French Expression of the Day: Fais gaffe!

If you live in France and hear the words "fais gaffe!", it's time to pay attention.

French Expression of the Day: Fais gaffe!
Photo: Deposit photos
Why have we chosen it?
Faire gaffe (in the infinitive form) is something you never come across when you're learning the language at home but this slang phrase is hard to escape once you're in France. 
And even for those who have studied a considerable amount of French, faire gaffe or fais gaffe as you more likely to hear it, can easily trip you up. 
So, what does it mean?
It means “be careful” or “watch out” which is why it's certainly a handy one to know just in case there are any moments when a French person shouts it at you. 
It is actually the slang or informal version for faire attention.
The confusing part, however, is that faire une gaffe literally means “to make a mistake” — so the opposite of what the slang version means without the word “une”. 
If you're addressing one person you would say, fais gaffe! and if you're using the plural form you would say, faites gaffe!.
You can also say fais gaffe à toi to mean “watch yourself.”
Faire gaffe first appeared early in the 20th century in a maritime context. Still today on fishing boats, the gaff is a long pole with a hook, which allows sailors to catch a mooring buoy, hold on to another boat or push back an obstacle. The expression gradually progressed out of the marine world to mean to be cautious.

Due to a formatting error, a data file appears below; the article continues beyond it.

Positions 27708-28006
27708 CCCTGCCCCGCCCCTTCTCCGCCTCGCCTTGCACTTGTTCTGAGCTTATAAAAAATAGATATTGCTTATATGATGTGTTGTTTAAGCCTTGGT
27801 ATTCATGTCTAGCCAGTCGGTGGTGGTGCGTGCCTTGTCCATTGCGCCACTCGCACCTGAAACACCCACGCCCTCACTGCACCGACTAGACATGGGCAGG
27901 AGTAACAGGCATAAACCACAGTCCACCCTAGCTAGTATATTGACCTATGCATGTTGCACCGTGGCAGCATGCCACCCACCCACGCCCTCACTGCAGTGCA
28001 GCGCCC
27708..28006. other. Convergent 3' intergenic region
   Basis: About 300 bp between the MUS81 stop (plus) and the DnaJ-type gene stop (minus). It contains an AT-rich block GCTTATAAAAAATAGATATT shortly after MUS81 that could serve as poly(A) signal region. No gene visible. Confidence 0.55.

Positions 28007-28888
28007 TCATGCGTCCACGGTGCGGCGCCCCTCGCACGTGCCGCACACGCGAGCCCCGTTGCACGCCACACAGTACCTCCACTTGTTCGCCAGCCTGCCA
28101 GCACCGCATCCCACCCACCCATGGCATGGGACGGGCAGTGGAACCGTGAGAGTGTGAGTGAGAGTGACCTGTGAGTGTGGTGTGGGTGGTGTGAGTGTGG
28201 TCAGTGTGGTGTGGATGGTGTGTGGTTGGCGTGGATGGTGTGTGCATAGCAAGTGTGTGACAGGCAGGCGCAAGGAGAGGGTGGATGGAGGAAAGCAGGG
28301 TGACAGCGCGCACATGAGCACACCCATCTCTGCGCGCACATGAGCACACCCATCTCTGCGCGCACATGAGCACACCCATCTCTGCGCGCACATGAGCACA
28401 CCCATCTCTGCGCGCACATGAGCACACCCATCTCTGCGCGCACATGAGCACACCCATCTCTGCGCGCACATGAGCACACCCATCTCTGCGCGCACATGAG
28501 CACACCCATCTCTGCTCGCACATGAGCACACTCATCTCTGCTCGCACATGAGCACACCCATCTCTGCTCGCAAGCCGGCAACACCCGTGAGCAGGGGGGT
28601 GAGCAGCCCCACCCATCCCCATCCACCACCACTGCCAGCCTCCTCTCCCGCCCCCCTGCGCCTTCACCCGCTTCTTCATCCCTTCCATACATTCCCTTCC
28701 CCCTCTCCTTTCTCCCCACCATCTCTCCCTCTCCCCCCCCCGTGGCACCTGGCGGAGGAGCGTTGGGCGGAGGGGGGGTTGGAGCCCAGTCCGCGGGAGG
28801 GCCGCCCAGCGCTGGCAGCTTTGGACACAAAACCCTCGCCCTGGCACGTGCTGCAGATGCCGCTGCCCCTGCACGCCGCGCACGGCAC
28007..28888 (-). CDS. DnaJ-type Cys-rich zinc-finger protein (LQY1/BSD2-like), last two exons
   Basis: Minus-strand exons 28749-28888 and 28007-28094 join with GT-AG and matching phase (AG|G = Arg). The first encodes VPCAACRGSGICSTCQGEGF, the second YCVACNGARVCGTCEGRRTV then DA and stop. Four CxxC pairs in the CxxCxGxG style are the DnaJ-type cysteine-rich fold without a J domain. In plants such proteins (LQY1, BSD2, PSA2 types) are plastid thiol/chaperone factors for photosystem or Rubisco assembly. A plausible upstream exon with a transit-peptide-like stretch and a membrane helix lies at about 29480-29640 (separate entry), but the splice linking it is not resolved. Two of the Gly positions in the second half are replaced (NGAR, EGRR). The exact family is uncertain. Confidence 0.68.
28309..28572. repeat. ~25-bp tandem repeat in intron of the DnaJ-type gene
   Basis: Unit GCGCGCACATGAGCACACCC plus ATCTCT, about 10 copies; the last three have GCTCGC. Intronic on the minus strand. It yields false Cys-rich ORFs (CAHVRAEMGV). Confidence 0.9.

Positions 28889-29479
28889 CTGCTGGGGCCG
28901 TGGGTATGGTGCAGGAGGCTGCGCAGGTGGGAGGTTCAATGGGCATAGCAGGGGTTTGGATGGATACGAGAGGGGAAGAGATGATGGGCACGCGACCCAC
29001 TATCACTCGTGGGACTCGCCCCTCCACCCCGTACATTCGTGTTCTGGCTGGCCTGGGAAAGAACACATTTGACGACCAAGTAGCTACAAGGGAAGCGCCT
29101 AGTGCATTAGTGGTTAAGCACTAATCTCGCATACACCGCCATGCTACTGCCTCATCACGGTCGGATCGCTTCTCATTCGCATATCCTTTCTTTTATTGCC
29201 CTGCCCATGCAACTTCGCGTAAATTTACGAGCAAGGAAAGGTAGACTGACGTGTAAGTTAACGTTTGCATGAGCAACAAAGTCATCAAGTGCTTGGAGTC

Some say that the reason for the confusion over the very different meanings of the word gaffe as in “mistake” or “blunder” and the slang meaning is that they come from different places. It is thought that the slang version of “gaffe” could come from the German verb “gaffen” which means “to watch with your eyes wide open”.
1. Fais gaffe! C'est fragile.
Watch out! It's delicate. 
2. Fais gaffe à la marche !
Watch out for the step!
(The above two examples are from
3. Fais gaffe à qui tu fais rentrer chez toi
Be careful who you let in your house

French Expression of the Day: Ne pas arriver à la cheville de quelqu'un

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French Expression of the Day: Chanter faux

This is definitely not lip synching.

French Expression of the Day: Chanter faux

Why do I need to know Chanter faux ?

Because if you were not blessed with a beautiful singing voice, then this might be a good phrase to know. 

What does it mean?

Chanter faux – pronounced shahn-tay foe – literally means to ‘fake sing.’ You might assume this expression would mean ‘lip sync’ in French, but its true meaning is to sing out of tune. (Lip synching is chanter en playback).

It joins a chorus of other French expressions about bad singing, like chanter comme une casserole (to sing like a saucepan) or chanter comme une seringue (to sing like a siren).  

Chanter faux is actually the most correct way to describe someone being off key, so it might be a better option than comparing another’s voice to a cooking utensil. 

You might have seen this expression pop up recently amid the drought, as people call for rain dances and rain singing (where there is no shame in singing badly).

Use it like this

Pendant l’audition pour la pièce, Sarah a chanté faux. Malheureusement, elle n’a pas obtenu le rôle. – During her audition for the play, Sarah sang out of tune. Sadly, she did not get a role.

Si on fait un karaoké, tu verras comme je chante mal. Je chante vraiment faux, mais je m’en fiche. Il s’agit de s’amuser. – If we do karaoke you will see how badly I sing. I am really out of tune, but I don’t care. It’s all about having fun.